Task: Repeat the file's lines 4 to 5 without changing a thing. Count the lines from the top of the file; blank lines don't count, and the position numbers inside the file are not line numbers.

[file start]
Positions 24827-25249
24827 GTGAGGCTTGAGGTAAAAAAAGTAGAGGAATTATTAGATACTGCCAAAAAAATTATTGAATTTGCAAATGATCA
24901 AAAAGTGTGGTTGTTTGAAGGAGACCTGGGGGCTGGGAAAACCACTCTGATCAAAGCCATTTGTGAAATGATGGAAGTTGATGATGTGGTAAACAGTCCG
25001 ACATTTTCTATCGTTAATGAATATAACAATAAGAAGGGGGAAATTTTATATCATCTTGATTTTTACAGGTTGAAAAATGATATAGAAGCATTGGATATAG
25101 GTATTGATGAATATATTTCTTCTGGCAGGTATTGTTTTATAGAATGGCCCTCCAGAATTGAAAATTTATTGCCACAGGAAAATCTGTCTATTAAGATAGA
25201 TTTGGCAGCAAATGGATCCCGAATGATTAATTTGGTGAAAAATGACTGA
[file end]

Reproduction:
25001 ACATTTTCTATCGTTAATGAATATAACAATAAGAAGGGGGAAATTTTATATCATCTTGATTTTTACAGGTTGAAAAATGATATAGAAGCATTGGATATAG
25101 GTATTGATGAATATATTTCTTCTGGCAGGTATTGTTTTATAGAATGGCCCTCCAGAATTGAAAATTTATTGCCACAGGAAAATCTGTCTATTAAGATAGA